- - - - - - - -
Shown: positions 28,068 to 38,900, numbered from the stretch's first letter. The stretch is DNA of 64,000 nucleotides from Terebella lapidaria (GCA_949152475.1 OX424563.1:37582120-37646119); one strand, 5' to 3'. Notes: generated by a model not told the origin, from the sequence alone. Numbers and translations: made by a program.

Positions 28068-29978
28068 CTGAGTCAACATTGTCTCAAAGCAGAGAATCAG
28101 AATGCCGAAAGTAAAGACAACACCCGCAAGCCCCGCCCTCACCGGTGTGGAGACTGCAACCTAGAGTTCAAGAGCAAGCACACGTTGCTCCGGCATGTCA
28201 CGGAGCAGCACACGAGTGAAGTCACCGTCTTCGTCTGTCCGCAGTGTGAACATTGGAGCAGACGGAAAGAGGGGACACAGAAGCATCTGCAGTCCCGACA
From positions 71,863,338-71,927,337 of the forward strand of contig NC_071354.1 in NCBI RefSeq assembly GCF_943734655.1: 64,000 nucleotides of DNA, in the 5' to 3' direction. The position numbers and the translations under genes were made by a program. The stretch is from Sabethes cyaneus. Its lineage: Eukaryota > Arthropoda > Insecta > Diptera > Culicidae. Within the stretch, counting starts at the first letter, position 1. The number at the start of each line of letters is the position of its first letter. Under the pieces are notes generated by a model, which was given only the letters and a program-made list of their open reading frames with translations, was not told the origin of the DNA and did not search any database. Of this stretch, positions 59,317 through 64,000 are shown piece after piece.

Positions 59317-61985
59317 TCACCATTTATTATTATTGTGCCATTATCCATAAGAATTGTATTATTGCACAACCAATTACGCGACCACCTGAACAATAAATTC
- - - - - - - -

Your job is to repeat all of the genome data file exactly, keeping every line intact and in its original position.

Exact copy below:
Shown: positions 28,068 to 38,900, numbered from the stretch's first letter. The stretch is DNA of 64,000 nucleotides from Terebella lapidaria (GCA_949152475.1 OX424563.1:37582120-37646119); one strand, 5' to 3'. Notes: generated by a model not told the origin, from the sequence alone. Numbers and translations: made by a program.

Positions 28068-29978
28068 CTGAGTCAACATTGTCTCAAAGCAGAGAATCAG
28101 AATGCCGAAAGTAAAGACAACACCCGCAAGCCCCGCCCTCACCGGTGTGGAGACTGCAACCTAGAGTTCAAGAGCAAGCACACGTTGCTCCGGCATGTCA
28201 CGGAGCAGCACACGAGTGAAGTCACCGTCTTCGTCTGTCCGCAGTGTGAACATTGGAGCAGACGGAAAGAGGGGACACAGAAGCATCTGCAGTCCCGACA
From positions 71,863,338-71,927,337 of the forward strand of contig NC_071354.1 in NCBI RefSeq assembly GCF_943734655.1: 64,000 nucleotides of DNA, in the 5' to 3' direction. The position numbers and the translations under genes were made by a program. The stretch is from Sabethes cyaneus. Its lineage: Eukaryota > Arthropoda > Insecta > Diptera > Culicidae. Within the stretch, counting starts at the first letter, position 1. The number at the start of each line of letters is the position of its first letter. Under the pieces are notes generated by a model, which was given only the letters and a program-made list of their open reading frames with translations, was not told the origin of the DNA and did not search any database. Of this stretch, positions 59,317 through 64,000 are shown piece after piece.

Positions 59317-61985
59317 TCACCATTTATTATTATTGTGCCATTATCCATAAGAATTGTATTATTGCACAACCAATTACGCGACCACCTGAACAATAAATTC